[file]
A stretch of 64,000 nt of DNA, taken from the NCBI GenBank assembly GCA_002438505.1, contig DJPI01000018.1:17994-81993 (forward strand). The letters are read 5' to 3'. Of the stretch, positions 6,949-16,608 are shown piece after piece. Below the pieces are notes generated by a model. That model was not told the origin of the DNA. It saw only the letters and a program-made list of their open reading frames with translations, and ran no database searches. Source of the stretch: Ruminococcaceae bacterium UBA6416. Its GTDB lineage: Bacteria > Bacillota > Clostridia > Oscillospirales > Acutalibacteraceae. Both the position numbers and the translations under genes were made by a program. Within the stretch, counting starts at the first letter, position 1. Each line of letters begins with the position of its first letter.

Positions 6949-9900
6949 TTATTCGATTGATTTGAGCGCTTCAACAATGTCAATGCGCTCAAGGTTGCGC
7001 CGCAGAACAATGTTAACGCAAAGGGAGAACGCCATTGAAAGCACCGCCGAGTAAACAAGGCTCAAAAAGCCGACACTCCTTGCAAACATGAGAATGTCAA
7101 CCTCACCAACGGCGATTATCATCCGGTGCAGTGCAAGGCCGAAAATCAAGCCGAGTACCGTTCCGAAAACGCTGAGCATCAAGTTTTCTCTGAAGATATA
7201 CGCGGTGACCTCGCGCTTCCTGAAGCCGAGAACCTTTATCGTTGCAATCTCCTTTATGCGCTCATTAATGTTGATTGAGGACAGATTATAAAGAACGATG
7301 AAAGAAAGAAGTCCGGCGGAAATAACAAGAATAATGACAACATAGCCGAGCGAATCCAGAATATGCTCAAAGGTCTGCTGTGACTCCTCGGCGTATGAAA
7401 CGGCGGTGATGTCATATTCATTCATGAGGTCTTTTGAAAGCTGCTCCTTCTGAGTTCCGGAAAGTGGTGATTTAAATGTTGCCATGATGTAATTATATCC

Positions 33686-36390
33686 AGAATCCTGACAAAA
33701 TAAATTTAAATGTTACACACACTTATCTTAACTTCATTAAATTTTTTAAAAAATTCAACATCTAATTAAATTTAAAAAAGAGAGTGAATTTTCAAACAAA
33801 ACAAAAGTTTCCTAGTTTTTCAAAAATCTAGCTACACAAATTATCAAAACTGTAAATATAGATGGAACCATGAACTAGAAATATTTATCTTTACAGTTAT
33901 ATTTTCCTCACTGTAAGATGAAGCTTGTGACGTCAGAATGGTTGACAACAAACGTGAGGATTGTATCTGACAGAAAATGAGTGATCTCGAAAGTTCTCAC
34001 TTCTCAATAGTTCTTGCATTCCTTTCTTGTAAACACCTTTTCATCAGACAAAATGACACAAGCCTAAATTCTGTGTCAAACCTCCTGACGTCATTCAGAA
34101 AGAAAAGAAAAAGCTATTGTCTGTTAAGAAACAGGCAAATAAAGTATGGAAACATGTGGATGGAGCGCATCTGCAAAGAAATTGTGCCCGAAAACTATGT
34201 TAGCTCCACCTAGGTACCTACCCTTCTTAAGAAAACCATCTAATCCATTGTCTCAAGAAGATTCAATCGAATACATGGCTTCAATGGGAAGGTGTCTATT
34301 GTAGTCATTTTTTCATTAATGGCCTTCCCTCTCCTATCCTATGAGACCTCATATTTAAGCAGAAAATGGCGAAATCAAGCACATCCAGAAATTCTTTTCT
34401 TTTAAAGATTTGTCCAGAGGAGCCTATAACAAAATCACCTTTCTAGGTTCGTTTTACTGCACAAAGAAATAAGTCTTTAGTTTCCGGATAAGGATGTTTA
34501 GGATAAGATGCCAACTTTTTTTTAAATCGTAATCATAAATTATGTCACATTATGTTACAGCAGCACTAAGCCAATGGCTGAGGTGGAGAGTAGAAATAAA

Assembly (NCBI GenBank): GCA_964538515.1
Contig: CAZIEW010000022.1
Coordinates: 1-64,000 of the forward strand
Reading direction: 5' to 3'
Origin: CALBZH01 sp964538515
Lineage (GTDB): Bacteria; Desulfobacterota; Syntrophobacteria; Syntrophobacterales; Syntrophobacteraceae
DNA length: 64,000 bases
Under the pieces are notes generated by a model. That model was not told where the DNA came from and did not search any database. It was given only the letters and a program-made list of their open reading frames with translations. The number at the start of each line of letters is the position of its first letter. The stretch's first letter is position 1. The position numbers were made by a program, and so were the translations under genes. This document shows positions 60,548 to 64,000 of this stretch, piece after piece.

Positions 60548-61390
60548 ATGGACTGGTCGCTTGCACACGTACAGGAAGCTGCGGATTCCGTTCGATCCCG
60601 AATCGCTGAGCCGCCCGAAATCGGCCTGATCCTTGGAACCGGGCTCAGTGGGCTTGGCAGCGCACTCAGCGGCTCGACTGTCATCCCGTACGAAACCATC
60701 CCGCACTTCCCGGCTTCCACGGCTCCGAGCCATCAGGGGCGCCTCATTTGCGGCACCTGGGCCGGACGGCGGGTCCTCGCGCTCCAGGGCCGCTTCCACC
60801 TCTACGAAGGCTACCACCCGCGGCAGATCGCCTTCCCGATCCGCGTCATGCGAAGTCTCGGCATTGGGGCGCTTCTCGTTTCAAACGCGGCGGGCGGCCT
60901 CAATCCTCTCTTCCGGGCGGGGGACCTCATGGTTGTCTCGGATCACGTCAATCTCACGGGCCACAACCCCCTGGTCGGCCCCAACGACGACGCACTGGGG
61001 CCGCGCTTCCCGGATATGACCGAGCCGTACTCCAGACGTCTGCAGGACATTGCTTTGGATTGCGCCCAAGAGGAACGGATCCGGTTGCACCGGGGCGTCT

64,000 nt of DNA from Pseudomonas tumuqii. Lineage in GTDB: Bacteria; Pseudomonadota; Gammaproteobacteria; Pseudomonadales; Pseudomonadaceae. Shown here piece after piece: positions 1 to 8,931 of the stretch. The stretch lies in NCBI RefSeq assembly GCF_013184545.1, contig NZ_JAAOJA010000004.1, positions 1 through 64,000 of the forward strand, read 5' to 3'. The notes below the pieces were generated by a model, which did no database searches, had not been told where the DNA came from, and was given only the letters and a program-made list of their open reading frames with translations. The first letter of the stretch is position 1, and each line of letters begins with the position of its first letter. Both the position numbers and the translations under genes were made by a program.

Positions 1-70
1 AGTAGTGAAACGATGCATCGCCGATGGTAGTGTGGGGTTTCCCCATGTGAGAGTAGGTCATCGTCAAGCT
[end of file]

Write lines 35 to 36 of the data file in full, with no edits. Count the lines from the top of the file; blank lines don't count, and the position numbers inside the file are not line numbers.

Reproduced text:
64,000 nt of DNA from Pseudomonas tumuqii. Lineage in GTDB: Bacteria; Pseudomonadota; Gammaproteobacteria; Pseudomonadales; Pseudomonadaceae. Shown here piece after piece: positions 1 to 8,931 of the stretch. The stretch lies in NCBI RefSeq assembly GCF_013184545.1, contig NZ_JAAOJA010000004.1, positions 1 through 64,000 of the forward strand, read 5' to 3'. The notes below the pieces were generated by a model, which did no database searches, had not been told where the DNA came from, and was given only the letters and a program-made list of their open reading frames with translations. The first letter of the stretch is position 1, and each line of letters begins with the position of its first letter. Both the position numbers and the translations under genes were made by a program.

Positions 1-70